La loi Autorit Parentale et Int r t de l Enfant APIE
La prochaine loi relative à l'autorité parentale et à l'intérêt de l'enfant (APIE) doit améliorer les relations parentales en renforçant l'égalité des droits des parents vis-à-vis de leurs enfants. La coparentalité est instaurée pour accentuer la notion de parentalité copartagée. Cet ouvrage analyse de façon pratique les lignes directrices de cette réforme, en particulier concernant l'audition de l'enfant par un médiateur familial et la place des beaux-parents et des grands-parents dans la famille évolutive de notre société.
Loving to Survive
Have you wondered: Why women are more sympathetic than men toward O. J. Simpson? Why women were no more supportive of the Equal Rights Amendment than men? Why women are no more likely than men to support a female political candidate? Why women are no more likely than men to embrace feminism--a movement by, about, and for women? Why some women stay with men who abuse them? Loving to Survive addresses just these issues and poses a surprising answer. Likening women's situation to that of hostages, Dee L. R. Graham and her co- authors argue that women bond with men and adopt men's perspective in an effort to escape the threat of men's violence against them. Dee Graham's announcement, in 1991, of her research on male-female bonding was immediately followed by a national firestorm of media interest. Her startling and provocative conclusion was covered in dozens of national newspapers and heatedly debated. In Loving to Survive, Graham provides us with a complete account of her remarkable insights into relationships between men and women. In 1973, three women and one man were held hostage in one of the largest banks in Stockholm by two ex-convicts. These two men threatened their lives, but also showed them kindness. Over the course of the long ordeal, the hostages came to identify with their captors, developing an emotional bond with them. They began to perceive the police, their prospective liberators, as their enemies, and their captors as their friends, as a source of security. This seemingly bizarre reaction to captivity, in which the hostages and captors mutually bond to one another, has been documented in other cases as well, and has become widely known as Stockholm Syndrome. The authors of this book take this syndrome as their starting point to develop a new way of looking at male-female relationships. Loving to Survive considers men's violence against women as crucial to understanding women's current psychology. Men's violence creates ever-present, and therefore often unrecognized, terror in women. This terror is often experienced as a fear for any woman of rape by any man or as a fear of making any man angry. They propose that women's current psychology is actually a psychology of women under conditions of captivitythat is, under conditions of terror caused by male violence against women. Therefore, women's responses to men, and to male violence, resemble hostages' responses to captors. Loving to Survive explores women's bonding to men as it relates to men's violence against women. It proposes that, like hostages who work to placate their captors lest they kill them, women work to please men, and from this springs women's femininity. Femininity describes a set of behaviors that please men because they communicate a woman's acceptance of her subordinate status. Thus, feminine behaviors are, in essence, survival strategies. Like hostages who bond to their captors, women bond to men in an effort to survive. This is a book that will forever change the way we look at male-female relationships and women's lives.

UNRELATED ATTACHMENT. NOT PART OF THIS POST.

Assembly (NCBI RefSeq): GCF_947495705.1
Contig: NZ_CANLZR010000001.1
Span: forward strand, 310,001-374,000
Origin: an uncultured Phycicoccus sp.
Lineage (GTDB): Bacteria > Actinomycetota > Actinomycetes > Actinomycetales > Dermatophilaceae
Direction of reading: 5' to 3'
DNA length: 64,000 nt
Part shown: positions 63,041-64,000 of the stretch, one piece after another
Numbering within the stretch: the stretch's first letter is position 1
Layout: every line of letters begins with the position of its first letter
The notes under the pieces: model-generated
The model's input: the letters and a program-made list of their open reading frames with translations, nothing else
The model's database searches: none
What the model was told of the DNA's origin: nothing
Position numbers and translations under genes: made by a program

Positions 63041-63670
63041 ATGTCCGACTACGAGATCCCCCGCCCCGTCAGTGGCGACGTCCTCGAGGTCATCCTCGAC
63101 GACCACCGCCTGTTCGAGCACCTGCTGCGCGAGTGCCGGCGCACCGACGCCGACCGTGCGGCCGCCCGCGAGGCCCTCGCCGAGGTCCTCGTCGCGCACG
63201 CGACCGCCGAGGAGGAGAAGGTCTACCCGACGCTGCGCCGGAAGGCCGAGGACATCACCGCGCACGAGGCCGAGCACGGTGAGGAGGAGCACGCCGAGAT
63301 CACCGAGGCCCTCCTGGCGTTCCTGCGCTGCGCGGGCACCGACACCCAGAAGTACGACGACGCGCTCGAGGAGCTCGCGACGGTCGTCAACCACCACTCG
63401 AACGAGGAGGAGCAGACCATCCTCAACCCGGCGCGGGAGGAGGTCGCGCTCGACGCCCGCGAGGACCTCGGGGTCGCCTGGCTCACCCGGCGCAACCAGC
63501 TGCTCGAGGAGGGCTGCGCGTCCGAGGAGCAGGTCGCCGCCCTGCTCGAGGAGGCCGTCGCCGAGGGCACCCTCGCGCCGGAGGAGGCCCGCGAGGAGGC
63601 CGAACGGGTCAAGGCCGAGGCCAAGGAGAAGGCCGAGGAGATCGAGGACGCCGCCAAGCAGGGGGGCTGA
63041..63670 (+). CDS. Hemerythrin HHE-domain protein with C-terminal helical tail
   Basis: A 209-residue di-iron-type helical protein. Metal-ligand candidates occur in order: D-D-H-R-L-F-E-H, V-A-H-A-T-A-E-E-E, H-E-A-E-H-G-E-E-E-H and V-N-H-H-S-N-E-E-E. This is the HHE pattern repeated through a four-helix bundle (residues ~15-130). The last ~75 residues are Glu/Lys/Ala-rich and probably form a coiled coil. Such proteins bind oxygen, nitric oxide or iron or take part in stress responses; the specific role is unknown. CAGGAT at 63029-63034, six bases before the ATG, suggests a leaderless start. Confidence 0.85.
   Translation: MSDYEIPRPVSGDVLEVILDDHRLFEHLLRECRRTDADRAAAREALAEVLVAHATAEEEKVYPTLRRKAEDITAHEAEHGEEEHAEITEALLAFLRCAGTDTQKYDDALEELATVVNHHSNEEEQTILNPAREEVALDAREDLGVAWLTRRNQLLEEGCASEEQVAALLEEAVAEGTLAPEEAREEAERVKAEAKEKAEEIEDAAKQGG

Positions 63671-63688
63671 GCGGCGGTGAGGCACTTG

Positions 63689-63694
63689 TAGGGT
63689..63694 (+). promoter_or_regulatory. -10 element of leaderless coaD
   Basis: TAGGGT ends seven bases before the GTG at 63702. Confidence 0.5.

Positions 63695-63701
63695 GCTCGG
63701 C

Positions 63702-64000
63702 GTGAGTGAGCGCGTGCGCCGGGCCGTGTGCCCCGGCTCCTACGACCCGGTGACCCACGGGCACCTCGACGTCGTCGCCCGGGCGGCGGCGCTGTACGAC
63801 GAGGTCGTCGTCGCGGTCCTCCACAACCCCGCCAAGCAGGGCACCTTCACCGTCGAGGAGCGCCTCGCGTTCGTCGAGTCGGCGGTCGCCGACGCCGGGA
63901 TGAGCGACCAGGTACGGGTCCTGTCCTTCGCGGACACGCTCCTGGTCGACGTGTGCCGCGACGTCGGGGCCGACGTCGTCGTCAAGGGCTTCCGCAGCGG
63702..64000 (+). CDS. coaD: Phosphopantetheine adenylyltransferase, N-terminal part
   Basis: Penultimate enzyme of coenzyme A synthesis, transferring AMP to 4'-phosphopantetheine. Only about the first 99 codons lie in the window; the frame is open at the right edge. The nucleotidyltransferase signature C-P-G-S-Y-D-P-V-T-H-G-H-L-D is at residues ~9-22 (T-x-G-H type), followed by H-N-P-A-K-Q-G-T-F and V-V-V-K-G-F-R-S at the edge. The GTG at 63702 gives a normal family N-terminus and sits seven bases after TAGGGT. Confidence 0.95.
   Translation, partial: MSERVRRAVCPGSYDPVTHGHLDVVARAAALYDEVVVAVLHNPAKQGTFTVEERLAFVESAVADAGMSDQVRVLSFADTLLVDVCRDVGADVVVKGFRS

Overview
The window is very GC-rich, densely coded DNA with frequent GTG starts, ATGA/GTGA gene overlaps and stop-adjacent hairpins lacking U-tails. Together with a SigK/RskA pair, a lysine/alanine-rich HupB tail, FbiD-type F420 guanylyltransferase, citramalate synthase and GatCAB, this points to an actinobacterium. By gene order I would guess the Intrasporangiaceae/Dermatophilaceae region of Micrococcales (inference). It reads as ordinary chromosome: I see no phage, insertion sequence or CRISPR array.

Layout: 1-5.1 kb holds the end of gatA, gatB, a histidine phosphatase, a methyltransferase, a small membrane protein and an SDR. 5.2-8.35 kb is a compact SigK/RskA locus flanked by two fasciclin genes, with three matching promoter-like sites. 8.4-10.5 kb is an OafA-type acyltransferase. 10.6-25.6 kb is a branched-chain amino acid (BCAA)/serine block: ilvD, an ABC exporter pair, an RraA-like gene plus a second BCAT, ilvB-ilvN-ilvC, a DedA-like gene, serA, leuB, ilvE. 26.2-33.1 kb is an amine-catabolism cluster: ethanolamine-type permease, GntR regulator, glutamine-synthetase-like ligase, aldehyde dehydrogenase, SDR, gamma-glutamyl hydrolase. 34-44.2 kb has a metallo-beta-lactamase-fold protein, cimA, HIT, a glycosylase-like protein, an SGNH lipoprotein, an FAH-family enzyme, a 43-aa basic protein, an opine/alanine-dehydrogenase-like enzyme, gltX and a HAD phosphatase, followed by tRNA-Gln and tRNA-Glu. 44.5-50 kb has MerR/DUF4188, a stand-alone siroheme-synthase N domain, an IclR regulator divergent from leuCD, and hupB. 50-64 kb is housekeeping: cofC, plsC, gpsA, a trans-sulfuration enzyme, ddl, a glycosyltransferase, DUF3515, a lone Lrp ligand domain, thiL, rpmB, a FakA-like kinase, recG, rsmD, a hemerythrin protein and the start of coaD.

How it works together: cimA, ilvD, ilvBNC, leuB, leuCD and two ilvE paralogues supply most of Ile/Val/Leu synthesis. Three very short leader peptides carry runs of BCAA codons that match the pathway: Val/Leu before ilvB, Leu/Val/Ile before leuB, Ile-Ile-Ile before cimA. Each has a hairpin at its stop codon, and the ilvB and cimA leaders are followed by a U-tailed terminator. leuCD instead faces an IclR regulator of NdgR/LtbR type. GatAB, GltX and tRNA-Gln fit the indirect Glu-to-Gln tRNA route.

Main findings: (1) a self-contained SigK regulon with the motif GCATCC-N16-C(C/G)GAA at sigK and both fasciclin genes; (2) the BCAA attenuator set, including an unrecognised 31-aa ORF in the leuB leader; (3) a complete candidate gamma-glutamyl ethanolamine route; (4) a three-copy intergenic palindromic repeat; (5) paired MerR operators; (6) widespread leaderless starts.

Dividing the Child
Questions about how children fare in divided families have become as perplexing and urgent as they are common. In this landmark work on custody arrangements, the developmental psychologist Eleanor Maccoby and the legal scholar Robert Mnookin consider these questions and their ramifications for society. The first book to examine the social and legal realities of how divorcing parents make arrangements for their children, Dividing the Child is based on a large, representative study of families from a wide range of socioeconomic levels. Maccoby and Mnookin followed a group of more than one thousand families for three years after the parents filed for divorce. Their findings show how different divorce agreements are reached, from uncontested dealings to formal judicial rulings, and how various custody arrangements fare as time passes and family circumstances change. Numerous examples of joint custody and father custody are considered in this account, along with the mother-custody families more commonly studied; and in most cases the point of view of both parents is presented. Among families in which children spend time in both parental households, the authors identify three different patterns of co-parenting: cooperative, conflicted, and disengaged. They find that although divorcing parents seldom engage in formal legal disputes, they are generally unable to cooperate effectively in raising their children. Full of interesting findings with far-reaching implications, this book will be invaluable to the lawyers, judges, social workers, and parents who, more and more often, must make wise and informed decisions concerning the welfare and care of children of divorce.